Sanshisan Tian temple, Matisi Shiku caves, 马蹄寺石窟群, Zhangye, Gansu, China
I beg young people to travel. If you don’t have a passport, get one. Take a summer, get a backpack and go to Delhi, go to Saigon, go to Bangkok, go to Kenya. Have your mind blown, eat interesting food, dig some interesting people, have an adventure, be careful. Come back and you’re going to see your country differently, you’re going to see your president differently, no matter who it is. Music, culture, food, water. Your showers will become shorter. You’re going to get a sense of what globalization looks like. It’s not what Tom Friedman writes about, I’m sorry. You’re going to see that global climate change is very real. And that for some people, their day consists of walking twelve miles for four buckets of water. And so there are lessons that you can’t get out of a book that are waiting for you at the other end of that flight. A lot of people — Americans and Europeans — come back and go, “Ohhhh.” And the lightbulb goes on. —
Henry Rollins (via nutellanicole)
(Source: commovente, via cognitivedissonance)
Lago di Braies | Italy (by Agostino Clerici)
19 emotions for which English has no words, in an infographic by design studen Pei-Ying Lin.
Among the most beautiful is toska.
English, meanwhile, has plenty of unusual words of its own.
…I didn’t even realize half of the things I typed…that I was feeling like that…
Now I’m crying. Thank you whoever made this.
This helped me vent today
That was incredible.
i don’t know why… but i feel like crying :/ this is such a nice thing. thank you.
this is such a beautiful idea, I love whoever made this.
Whoever made this; Thank you from the bottom of my heart. This is amazing. Just, believe me.
What the hell D:
The stuff I was typing I didn’t even know I felt.
I was using this website this morning and I started crying because I had no idea half the stuff was even on my mind, it was things that I hadn’t told anyone and hadn’t even told myself, and it really, really made me feel so much better.
Sometimes I’m not even really upset and I come here and feel so much better after just thinking things through. It lets you get so much off your chest, it’s great.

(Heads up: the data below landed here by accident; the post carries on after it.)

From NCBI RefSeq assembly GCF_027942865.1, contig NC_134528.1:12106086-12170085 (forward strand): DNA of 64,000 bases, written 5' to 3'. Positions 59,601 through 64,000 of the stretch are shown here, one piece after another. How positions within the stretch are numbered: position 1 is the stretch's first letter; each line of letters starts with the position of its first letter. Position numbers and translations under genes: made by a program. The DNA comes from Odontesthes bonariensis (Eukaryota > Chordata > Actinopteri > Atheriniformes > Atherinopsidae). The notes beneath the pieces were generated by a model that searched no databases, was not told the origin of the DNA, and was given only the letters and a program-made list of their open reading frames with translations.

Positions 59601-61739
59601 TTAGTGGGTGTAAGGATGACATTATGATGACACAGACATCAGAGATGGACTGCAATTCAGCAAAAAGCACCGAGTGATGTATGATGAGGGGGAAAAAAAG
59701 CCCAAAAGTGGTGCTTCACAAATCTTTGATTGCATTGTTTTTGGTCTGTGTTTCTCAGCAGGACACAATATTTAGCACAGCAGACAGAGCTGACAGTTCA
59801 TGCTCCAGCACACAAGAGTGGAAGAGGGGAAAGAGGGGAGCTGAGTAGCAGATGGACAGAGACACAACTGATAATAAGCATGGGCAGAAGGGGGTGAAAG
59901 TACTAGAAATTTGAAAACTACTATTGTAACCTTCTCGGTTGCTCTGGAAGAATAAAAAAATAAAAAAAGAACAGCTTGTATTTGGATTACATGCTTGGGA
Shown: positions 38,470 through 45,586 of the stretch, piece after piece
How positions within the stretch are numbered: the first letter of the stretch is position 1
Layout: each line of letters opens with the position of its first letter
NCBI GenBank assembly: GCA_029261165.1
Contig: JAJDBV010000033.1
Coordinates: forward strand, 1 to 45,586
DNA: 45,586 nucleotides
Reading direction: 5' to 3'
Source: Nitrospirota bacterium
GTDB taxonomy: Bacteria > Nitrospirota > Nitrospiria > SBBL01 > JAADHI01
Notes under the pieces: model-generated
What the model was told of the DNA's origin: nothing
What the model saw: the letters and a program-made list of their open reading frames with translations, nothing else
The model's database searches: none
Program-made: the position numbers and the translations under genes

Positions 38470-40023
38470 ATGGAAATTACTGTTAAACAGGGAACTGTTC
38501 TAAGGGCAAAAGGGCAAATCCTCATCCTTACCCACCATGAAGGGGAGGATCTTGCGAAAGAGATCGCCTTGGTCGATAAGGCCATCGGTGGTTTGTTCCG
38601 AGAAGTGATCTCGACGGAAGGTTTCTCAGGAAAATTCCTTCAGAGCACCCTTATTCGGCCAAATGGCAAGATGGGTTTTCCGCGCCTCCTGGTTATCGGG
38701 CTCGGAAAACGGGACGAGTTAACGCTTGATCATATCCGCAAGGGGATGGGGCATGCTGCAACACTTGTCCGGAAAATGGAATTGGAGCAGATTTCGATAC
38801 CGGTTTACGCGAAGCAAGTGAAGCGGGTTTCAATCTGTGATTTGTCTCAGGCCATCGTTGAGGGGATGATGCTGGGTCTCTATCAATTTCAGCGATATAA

This always pops up just when i need to rant or to freak out or to cry.
Thank you Tumblr.
Boston. Fucking horrible.
I remember, when 9/11 went down, my reaction was, “Well, I’ve had it with humanity.”
But I was wrong. I don’t know what’s going to be revealed to be behind all of this mayhem. One human insect or a poisonous mass of broken sociopaths.
But here’s what I DO know. If it’s one person or a HUNDRED people, that number is not even a fraction of a fraction of a fraction of a percent of the population on this planet. You watch the videos of the carnage and there are people running TOWARDS the destruction to help out. (Thanks FAKE Gallery founder and owner Paul Kozlowski for pointing this out to me). This is a giant planet and we’re lucky to live on it but there are prices and penalties incurred for the daily miracle of existence. One of them is, every once in awhile, the wiring of a tiny sliver of the species gets snarled and they’re pointed towards darkness.
But the vast majority stands against that darkness and, like white blood cells attacking a virus, they dilute and weaken and eventually wash away the evil doers and, more importantly, the damage they wreak. This is beyond religion or creed or nation. We would not be here if humanity were inherently evil. We’d have eaten ourselves alive long ago.